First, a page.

By Alan Lee – PC Tools Malware Research Team
With all the fake security applications out there, you’d think we’d have learned our lesson by now–but not so. Fake security applications, commonly known as FakeAVs, continue to be effective and profitable, so unscrupulous malware authors continue to churn them out at an alarming rate. PC Tools’ Malware Research Lab sees hundreds of new FakeAV samples on a daily basis.
Shockingly, the distribution methods used to spread FakeAVs have remained similar for quite some time now, yet it continues to be a profitable business. Despite the constant reminders from security vendors and the media, PC users are falling for the same traps malware authors have been using for years.
In this report, we round up the most prevalent Fake Security Applications that PC Tools’ Malware Research Lab has seen in the first quarter of 2011.
1) System Tool
System Tool first appeared on the FakeAV scene in October of 2010. System Tool appears to be a new variant from the makers of another well-known FakeAV that has plagued PC users in recent years: Security Tool and Security Shield.
Once infected, System Tool changes the wallpaper on the infected PC, disables task manager, and prevents the execution of executable files.
The screenshot below shows the file icons that have recently been used by System Tool. The top icon was the original icon that System Tool used. However, System Tool’s malware authors have started to use popular and legitimate application icons to avoid detection by security vendors and savvy users.
2) UltraDefragger family (current incarnation – Windows Safemode)
There are many incarnations of the UltraDefragger FakeAV family, but the one we’ve seen most recently is Windows Safemode.
Once the PC is infected, Windows Safemode replaces the computer’s wallpaper with one that resembles the wallpaper you see when you enter Windows Safe Mode. It then pops up various warnings to inform the user that the hard disk has a problem and will require installation of “certified” software.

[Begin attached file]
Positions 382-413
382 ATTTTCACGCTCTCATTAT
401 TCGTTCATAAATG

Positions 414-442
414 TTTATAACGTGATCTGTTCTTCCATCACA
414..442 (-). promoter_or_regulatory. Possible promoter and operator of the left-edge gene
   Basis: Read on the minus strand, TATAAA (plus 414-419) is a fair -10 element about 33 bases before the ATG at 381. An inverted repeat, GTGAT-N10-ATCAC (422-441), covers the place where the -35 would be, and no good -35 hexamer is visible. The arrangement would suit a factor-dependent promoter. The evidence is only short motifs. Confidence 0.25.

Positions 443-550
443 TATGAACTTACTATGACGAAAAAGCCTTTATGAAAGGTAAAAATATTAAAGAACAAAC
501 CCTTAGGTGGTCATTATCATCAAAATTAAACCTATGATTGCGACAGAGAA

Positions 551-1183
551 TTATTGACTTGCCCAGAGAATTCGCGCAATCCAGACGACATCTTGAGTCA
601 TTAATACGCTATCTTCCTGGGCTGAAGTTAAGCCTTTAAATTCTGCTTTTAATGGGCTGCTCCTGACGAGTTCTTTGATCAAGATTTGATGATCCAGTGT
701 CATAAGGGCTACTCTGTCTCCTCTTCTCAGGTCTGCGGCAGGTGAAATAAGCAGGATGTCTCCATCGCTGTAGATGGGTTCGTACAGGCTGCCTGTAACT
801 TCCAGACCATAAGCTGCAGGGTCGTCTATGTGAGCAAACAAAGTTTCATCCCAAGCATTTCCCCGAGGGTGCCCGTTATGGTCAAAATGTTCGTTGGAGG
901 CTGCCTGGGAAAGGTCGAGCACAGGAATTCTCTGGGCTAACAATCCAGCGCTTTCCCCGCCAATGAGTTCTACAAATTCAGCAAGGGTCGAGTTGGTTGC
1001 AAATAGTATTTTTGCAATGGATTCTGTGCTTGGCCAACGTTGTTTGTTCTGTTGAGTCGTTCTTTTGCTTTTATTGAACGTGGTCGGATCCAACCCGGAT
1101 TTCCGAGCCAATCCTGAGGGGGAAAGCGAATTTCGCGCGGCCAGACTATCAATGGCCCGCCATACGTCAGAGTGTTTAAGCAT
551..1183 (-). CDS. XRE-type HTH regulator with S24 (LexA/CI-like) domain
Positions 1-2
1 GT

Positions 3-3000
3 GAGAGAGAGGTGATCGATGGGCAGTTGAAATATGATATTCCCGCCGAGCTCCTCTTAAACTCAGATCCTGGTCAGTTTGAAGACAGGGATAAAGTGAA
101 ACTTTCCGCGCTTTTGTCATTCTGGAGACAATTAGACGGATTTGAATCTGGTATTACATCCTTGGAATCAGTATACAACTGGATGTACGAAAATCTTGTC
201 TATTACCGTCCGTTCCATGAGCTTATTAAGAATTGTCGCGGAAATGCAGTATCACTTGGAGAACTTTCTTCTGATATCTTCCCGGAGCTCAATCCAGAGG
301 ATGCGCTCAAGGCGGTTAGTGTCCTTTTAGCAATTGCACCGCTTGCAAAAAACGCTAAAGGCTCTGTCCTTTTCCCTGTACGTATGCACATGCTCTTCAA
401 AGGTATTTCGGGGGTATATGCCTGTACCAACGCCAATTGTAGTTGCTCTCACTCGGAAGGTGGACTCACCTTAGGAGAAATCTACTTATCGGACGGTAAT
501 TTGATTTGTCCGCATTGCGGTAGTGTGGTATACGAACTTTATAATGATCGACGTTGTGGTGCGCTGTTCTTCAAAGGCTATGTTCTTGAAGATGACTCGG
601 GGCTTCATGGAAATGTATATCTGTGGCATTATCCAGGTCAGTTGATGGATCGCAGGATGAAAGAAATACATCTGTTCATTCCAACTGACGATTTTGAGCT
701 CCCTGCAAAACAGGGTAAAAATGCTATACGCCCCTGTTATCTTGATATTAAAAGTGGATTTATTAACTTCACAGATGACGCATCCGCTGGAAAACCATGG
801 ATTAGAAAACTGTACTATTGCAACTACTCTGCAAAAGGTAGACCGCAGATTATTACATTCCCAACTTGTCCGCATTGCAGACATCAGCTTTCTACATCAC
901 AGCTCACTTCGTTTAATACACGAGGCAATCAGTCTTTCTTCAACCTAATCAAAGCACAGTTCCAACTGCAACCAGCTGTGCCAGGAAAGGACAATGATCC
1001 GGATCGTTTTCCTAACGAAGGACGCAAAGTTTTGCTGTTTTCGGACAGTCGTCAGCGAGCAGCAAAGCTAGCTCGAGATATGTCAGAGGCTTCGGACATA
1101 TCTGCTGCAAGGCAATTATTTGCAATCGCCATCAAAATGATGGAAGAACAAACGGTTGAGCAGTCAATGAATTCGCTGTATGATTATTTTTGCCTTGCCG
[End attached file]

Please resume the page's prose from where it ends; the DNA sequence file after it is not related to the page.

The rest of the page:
It proceeds to run Windows Safe Mode and does not allow the user or other processes from accessing the PC at all.
Windows Safemode also disables Task Manager so that the user cannot terminate its processes.
3) Security Essentials
Security Essentials is another notorious FakeAV that has been prevalent as of late.
While it has multiple variants, one noticeable trait of Security Essential across variants is that the first indication of an infection comes in the form of a fake Microsoft Security Essentials Alert pop-up.
This particular FakeAV uses a fake alert to scare users into believing that their PCs have been infected. When the worried victims click on “Clean computer” or “Apply actions,” the FakeAV is installed on their machines.
The latest variant of Security Essentials that we are now seeing is called Windows Troublemakers Agent. Other well known variants include Red Cross Antivirus, Peak Protection, and Thinkpoint Antivirus.
4) Antivira AV (also known as Antivirus Monitor)
Antivirus Monitor is a new variant of FakeAV family that is similar to Antivira AV. It is capable of modifying Internet Explorer settings to prevent users from opening any websites.
5) Fake AVG Antivirus 2011
Fake AVG Antivirus 2011 is a FakeAV that tricks users into thinking that they’re downloading the popular Free AVG Antivirus offered by AVG.
Based solely on appearance, would you be able to tell the difference between the genuine AVG and the fake AVG? Most people probably would not, and that’s why more and more, FakeAVs are using Fake AVG Antivirus’ tactics. That is, they are masquerading as existing and legitimate security applications. While researching security applications on search engines like Google, users might find what appears to be a widely-used security application like AVG Free when, in fact, it’s a harmful FakeAV.
Making matters worse, FakeAV authors are releasing hundreds of new fake security applications every day. These FakeAV applications disable critical windows services and tasks and prevent legitimate anti-virus applications from functioning, often rendering PCs completely unusable. The motive behind all these FakeAVs is to scare unsuspecting victims into “paying” for the repair of their infected computers.
While it may sound passé or cliché, the best way to avoid FakeAVs is tried and true: always keep your anti-virus applications up-to-date, and never click on any suspicious links or install any applications that you’re not aware or familiar with.